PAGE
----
Diving Deep into Displacements
Most of us seem to be listening to music digitally these days almost exclusively. And while streaming means never having to deal with a skipping record or CD anymore, those skips and glitches can provide a fun rhythmic effect to try to replicate on the drumset. There are several ways you can approach this challenge. In this lesson we’re going to explore restarting our beats somewhere other than beat 1 within our pattern to simulate an unnatural skip in each example’s rhythmic phrasing.
We can start exploring this idea with a simple beat that’s based mostly in 8th notes, as demonstrated in Exercise 1, and then build upon it. Practice this groove until it’s funky and comfortable to execute.
Once you have that source groove comfortable, let’s create our first glitched beat. To do this we’re going to restart our groove on the “a” of beat 3, where we previously played the first pattern’s fourth bass drum note (Exercise 2). Because our beat starts over in the middle of the bar, the hi-hats are going to cut back to match the kick, and we’ll continue through the displaced pattern until the end of the 4/4 bar. A small arrow pointing to the “a” of beat 3 marks the restart.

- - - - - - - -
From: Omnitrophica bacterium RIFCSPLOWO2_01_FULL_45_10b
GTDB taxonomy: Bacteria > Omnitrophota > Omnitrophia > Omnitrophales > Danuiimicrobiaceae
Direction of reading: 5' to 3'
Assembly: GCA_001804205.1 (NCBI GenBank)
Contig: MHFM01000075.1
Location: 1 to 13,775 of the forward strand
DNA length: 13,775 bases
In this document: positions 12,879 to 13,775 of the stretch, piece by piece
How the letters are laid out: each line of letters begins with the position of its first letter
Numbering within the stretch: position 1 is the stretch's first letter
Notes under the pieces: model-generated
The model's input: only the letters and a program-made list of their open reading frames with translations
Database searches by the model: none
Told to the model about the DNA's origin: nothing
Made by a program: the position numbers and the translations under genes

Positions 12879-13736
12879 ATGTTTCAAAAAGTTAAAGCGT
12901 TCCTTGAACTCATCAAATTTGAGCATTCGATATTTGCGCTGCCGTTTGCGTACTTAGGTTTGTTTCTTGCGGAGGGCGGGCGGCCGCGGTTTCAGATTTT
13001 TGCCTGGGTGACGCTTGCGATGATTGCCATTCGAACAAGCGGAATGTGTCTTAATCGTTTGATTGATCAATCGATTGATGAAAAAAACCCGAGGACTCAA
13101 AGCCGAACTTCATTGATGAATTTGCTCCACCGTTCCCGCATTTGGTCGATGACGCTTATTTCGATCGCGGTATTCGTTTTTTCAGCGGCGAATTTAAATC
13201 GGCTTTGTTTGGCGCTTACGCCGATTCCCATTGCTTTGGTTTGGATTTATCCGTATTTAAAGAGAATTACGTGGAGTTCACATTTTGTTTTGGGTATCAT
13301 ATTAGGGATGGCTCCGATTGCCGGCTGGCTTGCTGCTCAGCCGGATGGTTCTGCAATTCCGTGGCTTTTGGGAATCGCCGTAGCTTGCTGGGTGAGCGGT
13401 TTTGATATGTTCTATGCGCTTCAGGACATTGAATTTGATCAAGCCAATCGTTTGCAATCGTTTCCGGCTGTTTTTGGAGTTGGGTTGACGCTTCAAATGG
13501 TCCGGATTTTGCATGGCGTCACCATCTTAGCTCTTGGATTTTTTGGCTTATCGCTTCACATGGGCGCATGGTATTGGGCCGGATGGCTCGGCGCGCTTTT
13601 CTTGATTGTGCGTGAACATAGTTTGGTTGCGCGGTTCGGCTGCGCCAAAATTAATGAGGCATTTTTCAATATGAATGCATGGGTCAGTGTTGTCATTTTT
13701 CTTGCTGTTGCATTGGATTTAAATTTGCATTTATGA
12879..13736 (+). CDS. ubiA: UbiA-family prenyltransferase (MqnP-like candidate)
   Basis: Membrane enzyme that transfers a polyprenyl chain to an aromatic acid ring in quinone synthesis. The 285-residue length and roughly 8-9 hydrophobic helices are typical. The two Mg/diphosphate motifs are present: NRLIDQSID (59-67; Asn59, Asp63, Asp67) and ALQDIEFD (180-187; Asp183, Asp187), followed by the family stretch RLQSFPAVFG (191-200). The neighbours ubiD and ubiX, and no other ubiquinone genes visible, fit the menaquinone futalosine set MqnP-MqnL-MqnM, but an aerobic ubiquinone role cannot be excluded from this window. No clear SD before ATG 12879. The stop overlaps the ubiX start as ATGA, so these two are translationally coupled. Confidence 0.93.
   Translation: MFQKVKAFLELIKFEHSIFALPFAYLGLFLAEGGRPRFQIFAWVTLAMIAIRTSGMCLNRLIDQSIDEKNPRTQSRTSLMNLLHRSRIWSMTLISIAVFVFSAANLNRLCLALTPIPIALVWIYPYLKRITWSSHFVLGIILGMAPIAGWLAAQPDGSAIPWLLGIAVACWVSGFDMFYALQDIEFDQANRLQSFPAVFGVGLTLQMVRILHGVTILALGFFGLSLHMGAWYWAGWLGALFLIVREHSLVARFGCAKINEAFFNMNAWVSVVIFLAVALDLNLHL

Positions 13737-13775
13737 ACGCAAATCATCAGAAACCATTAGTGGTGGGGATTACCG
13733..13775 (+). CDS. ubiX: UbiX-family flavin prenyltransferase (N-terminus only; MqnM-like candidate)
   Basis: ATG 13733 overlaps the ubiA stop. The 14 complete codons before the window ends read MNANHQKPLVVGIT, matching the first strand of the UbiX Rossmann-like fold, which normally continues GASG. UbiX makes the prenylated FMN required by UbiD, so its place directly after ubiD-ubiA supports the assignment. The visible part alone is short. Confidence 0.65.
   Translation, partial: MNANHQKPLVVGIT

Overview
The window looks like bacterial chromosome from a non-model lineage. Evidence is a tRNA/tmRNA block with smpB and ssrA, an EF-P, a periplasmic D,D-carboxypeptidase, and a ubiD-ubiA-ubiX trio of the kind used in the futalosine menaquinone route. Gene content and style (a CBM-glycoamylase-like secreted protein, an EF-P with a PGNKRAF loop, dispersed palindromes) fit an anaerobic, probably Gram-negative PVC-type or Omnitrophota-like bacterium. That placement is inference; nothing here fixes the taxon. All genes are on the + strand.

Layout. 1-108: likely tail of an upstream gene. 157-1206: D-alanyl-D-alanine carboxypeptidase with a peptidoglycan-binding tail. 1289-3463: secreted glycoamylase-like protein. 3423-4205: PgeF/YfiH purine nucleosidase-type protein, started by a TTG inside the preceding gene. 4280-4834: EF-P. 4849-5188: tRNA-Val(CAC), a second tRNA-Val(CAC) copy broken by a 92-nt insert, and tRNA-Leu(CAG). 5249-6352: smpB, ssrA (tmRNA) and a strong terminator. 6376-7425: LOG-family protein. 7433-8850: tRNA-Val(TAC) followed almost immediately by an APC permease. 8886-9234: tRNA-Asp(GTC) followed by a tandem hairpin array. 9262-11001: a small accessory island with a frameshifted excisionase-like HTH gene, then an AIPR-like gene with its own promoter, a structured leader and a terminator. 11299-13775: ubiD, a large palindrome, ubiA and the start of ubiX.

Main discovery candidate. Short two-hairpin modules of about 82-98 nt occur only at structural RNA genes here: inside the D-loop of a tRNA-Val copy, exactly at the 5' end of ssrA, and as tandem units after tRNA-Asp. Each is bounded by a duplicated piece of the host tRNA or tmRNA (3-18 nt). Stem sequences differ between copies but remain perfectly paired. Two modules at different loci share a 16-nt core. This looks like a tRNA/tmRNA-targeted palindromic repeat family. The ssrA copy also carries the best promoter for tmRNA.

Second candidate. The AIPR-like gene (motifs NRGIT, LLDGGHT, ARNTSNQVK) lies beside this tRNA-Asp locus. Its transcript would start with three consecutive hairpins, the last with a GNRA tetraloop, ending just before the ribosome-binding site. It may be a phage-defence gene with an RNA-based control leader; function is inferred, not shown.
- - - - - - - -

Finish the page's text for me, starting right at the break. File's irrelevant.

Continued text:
If you’re having trouble feeling this pattern smoothly, try playing straight 8th notes on the hi-hats first to internalize how the off beat kick and snare drum pattern feels. Then, snap the hats back to the glitched version that’s notated in Exercise 2.
In Exercise 3, we’ll ramp up the displaced skips by restarting our beat multiple times within one measure. First we’ll restart it on the “a” of beat 2, and then again on beat 4 and the “e” of 4.